British Couple Runs the Entire Length of South America

woman running on nature trail...
Shutterstock / Warren Goldswain

If running a marathon seems like an exhausting prospect, then spare a thought for the British couple that ran a marathon every single day for 15 months. The mammoth feat was part of an epic plan to run the entire length of South America– ,504 miles to be precise.

Katharine and David Lowrie became the first people to ever run the length of the continent when they crossed the finish line in Venezuela last week. But their arduous journey began way back last year on the first day of the London Olympics when they set off from the southern tip of Chile.

The intrepid pair was determined to complete the journey and strode on despite all sorts of unpleasant conditions, be it hurricane-force winds, knee-deep mud or slippery ice. The temperatures they faced were no better, ranging from one extreme (14 F) to another (113 F). And if running miles in these conditions wasn’t bad enough, the couple did it all while they dragged their supplies behind them. There wasn’t much reprieve at night either, with the couple hunkering down in wonky tents as they tried to gather their energy for the next grueling day of running.The Lowries say they went through 10 pairs of shoes during the trip, although they ran a significant portion of their journey barefoot, kind of brave when you consider the Amazonian insects that were swarming them and the snakes that assaulted them. Those critters did come in handy a few times, however, with the couple admitting to eating termites for breakfast when they ran out of food at one point.

The pair says they made the record-breaking run to raise awareness about the importance of the planet’s forests and ecosystems and to raise money for conservation.

World’s craziest race – the Barkley Marathons


Barkley MarathonsWould you be tempted to enter a race that covers 100 miles, has no set trail, and only nine people have completed? How about if you add a cumulative elevation of over 59,000 feet – that’s twice that of Mount Everest, natural obstacles of all varieties including thorns and rats, and no aid or resting stations along the way? Hundreds have entered and attempted the Barkley Marathons in Tennessee each spring, known as one of the world’s most challenging races. Even if you “only” complete the 60-mile “fun run,” chances are you’ll come out bleeding, sleep-deprived, and a little insane (though perhaps no more so that when you agreed to enter this run) and if you give up, you still have a few hours’ walk back to camp.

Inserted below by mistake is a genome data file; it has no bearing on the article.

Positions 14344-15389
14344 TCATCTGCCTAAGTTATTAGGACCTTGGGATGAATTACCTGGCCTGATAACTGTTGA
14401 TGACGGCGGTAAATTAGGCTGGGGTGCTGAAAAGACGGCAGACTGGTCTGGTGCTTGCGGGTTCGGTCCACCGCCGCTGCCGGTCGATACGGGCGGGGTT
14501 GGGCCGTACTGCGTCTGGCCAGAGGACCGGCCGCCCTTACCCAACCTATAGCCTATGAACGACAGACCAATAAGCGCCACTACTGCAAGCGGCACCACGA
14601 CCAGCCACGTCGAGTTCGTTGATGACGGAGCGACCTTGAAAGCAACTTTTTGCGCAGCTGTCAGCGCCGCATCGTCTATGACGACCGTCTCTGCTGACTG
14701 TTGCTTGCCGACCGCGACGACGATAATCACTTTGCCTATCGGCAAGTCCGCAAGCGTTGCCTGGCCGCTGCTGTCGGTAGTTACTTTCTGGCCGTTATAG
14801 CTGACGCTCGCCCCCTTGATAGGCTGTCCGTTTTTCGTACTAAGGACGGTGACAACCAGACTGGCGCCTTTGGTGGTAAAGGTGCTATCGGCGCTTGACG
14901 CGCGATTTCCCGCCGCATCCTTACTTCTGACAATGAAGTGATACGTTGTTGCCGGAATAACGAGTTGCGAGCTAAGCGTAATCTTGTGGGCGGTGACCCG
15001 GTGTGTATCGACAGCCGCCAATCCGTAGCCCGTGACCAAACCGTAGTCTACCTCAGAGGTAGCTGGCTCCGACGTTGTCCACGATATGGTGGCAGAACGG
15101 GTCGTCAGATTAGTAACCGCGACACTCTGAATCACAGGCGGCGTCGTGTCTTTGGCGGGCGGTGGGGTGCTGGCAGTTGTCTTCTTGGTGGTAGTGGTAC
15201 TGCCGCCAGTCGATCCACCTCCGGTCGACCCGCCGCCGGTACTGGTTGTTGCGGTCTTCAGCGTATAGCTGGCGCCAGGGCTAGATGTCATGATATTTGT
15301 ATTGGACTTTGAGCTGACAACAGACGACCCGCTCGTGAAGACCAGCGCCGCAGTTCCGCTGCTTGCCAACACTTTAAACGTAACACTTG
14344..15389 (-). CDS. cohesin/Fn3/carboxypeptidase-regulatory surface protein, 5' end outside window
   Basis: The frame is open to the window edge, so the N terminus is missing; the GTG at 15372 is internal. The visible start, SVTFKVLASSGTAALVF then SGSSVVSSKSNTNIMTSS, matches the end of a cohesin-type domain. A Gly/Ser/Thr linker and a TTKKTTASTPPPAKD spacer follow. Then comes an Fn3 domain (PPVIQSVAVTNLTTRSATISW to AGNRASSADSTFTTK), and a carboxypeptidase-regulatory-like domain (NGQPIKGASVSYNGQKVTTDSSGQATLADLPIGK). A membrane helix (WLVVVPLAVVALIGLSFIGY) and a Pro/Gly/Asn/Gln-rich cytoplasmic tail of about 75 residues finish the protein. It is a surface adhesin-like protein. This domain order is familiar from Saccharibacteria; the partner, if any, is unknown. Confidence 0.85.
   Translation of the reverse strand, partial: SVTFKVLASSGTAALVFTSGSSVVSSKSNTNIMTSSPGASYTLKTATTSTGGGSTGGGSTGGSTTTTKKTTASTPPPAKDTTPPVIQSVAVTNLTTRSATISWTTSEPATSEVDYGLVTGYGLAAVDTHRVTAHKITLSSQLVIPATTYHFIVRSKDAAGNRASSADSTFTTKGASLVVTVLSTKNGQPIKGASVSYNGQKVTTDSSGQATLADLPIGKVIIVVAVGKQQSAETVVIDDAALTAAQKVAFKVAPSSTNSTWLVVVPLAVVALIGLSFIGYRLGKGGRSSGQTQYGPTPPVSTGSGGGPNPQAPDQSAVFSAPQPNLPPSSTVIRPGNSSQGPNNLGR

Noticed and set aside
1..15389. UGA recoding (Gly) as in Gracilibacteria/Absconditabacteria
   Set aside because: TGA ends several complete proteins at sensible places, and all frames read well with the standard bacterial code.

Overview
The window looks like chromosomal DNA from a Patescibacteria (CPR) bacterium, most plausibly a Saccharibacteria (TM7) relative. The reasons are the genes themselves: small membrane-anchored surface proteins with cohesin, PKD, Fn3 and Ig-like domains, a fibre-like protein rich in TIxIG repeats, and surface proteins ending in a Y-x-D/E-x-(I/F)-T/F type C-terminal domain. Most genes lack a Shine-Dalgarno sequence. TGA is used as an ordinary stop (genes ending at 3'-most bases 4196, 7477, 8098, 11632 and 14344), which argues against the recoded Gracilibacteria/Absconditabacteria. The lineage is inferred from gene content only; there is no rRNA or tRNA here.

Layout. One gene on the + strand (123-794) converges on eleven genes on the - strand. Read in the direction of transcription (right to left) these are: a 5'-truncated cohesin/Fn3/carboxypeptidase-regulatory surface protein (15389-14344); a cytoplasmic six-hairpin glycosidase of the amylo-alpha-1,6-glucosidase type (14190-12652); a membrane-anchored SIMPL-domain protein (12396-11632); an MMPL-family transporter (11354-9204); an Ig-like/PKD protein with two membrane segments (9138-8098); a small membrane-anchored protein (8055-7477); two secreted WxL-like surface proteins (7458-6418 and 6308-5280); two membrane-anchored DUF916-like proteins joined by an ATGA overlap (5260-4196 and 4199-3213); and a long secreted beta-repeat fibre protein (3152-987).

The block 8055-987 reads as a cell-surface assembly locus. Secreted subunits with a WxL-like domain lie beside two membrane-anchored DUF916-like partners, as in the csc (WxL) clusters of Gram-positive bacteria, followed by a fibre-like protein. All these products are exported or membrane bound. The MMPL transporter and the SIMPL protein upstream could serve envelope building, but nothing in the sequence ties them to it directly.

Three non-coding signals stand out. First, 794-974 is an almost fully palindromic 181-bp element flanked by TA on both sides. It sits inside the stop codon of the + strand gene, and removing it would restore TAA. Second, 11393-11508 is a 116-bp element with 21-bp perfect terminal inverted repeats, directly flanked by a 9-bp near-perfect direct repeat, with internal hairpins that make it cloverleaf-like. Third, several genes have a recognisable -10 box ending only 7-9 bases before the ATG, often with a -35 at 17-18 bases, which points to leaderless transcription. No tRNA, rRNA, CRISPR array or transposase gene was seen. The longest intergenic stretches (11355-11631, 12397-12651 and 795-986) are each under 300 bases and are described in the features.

This month, Believer Magazine has a fascinating account of the people behind this insane race and the culture that has developed along with it. Gary Cantrell – known as Lazarus Lake or just Laz – started the race 25 years ago, inspired by the prison escape attempt of James Earl Ray, Martin Luther King Junior’s assassin. Ray ran around the same woods for 55 hours during his attempt and made it only 8 miles, prompting Cantrell to imagine he could do at least 100 miles in that time. Now, Cantrell begins the race each year not with a starter pistol or bullhorn, but a lighter and a cigarette. Runners depart from Frozen Head State Park in Tennessee, about 50 miles from Knoxville. There’s no set start time (runners camp out the night before and await the warning via conch shell from Cantrell) and runners have to chart their own course from a map made available the day before the race. Participants have 12 hours to complete each of 5 loops, and have to tear out a page matching their race number of a book on each loop to prove they made it.